F1 bosses believe tech and crypto can finally replace tobacco sponsorship

The bosses at Formula 1 and the Liberty Media Group believe technology and cryptocurrency companies can finally fill the void left by big tobacco


Formula 1 CEO Stefano Domenicali and Liberty Media CEO Greg Maffei believe that technology and cryptocurrency companies can fill the void left when tobacco sponsorships were banned from the sport in 2006.

Throughout Formula 1’s illustrious history, tobacco companies reigned supreme when it came to diverting their marketing budget toward sponsoring an F1 team. Whether it was Marlboro first with McLaren and then Ferrari or Rothmans with Williams, or even British American tobacco running their own team in the form of BAR, tobacco companies were synonymous with the sport as a whole.

Picture credit: Derek Morrison (https://www.flickr.com/people/68248628@N00)

However, this partnership came to an end in 2006, when the FIA finally upheld its long commitment to ban tobacco sponsorship leaving several teams scrambling to find a replacement. While Phillip Morris, the parent company that owns the Marlboro brand, has found ways to circumvent the ban, Formula 1 and the teams, in particular, have struggled to replace the income generated by tobacco sponsorship.

While it may have taken over a decade, the sport may have finally found an alternative to tobacco money.

The influx of technology and cryptocurrency companies

Over the past few years, Formula 1 has seen technology and cryptocurrency companies join the fray, especially as the sport grows its reach in America. From the likes of Google, Amazon, and Oracle to Crypto.com, it appears as if F1 has finally found an able replacement for the income generated by tobacco branding, a view shared by the powers that be.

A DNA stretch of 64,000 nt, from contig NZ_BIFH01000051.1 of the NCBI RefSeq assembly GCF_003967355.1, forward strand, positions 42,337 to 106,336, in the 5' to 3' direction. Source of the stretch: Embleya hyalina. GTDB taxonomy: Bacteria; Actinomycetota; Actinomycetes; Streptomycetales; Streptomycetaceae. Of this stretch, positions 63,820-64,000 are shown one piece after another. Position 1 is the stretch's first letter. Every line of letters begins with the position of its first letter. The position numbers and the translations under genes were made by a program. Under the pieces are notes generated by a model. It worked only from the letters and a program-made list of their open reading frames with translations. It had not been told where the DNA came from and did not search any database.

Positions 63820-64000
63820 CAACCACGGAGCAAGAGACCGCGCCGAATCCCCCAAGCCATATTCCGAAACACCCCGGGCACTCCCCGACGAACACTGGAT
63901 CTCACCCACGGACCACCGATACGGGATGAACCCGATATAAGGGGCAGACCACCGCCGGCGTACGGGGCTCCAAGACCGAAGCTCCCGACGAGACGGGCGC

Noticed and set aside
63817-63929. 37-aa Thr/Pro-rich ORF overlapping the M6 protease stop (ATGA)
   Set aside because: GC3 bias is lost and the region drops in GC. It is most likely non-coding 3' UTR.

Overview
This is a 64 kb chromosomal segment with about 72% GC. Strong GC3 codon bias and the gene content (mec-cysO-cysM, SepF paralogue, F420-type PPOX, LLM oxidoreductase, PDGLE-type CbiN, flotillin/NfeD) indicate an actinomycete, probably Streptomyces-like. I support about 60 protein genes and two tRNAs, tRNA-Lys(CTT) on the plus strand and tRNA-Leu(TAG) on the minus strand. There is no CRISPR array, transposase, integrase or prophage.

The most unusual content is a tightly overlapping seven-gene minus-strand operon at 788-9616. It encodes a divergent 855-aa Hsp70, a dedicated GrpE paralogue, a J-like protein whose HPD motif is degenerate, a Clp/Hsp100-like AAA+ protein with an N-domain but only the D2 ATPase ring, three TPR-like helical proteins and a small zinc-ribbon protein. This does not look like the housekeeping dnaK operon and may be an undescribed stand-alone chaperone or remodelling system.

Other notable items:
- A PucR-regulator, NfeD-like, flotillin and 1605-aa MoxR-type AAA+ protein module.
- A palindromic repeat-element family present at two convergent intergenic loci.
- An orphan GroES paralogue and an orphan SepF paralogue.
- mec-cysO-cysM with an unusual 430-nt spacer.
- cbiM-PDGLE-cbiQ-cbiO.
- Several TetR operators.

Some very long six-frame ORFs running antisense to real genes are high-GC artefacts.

“There has been a tremendous increase in interest from the tech communities in Silicon Valley – look at how many of the cars now have a tech sponsor, if not multiple,” Liberty Media Maffei told Motorsport-Total.com.

“That opened up a new audience, but then there are fans who are more casual there who might appreciate the stories of the drivers and the personalities.”

The sentiment was echoed by F1 CEO Domenicali, who alluded to the cryptocurrency and blockchain firms now supporting one or more of the ten teams on the grid.

“Just think about the cryptocurrency issue,” Domenicali stated.

“We have ten different crypto brands. And I can tell you that the software business is doing similarly well. It’s very healthy. It means that for the first time there is no need for loans anymore, as it used to be, to make sure the teams survive. So they’re very solid. And that’s a great reward for their investment in us.”

Younger fans a key reason for the shift

Liberty Media have done a phenomenal job with regard to expanding F1’s demographic. With initiatives such as Drive to Survive and their predilection for the American market, the owners of the sport have succeeded in appealing to younger audiences.

“Our fans are getting younger,” Maffei added.

“According to a survey, we’ve reduced the average age by four years. So that’s unlocked a whole range of consumer products and other brands that are showing interest. So we’re really lucky that we attract all kinds of sponsorship interest.

“If we talk about the young audience, it’s thanks to Netflix that so many people have come in. But the fascinating thing is how many of these people have come in different ways. Social media plays a big role.

“Gaming too, you can slip into the role of Lando Norris and drive on the same track as Lando. That’s very attractive to a lot of young fans. It wasn’t there seven years ago, it really wasn’t planned. So we’re opening the sport and make it more attractive. Yes, there are elements of exclusivity, of course. But there are also elements that all fans can participate in.”


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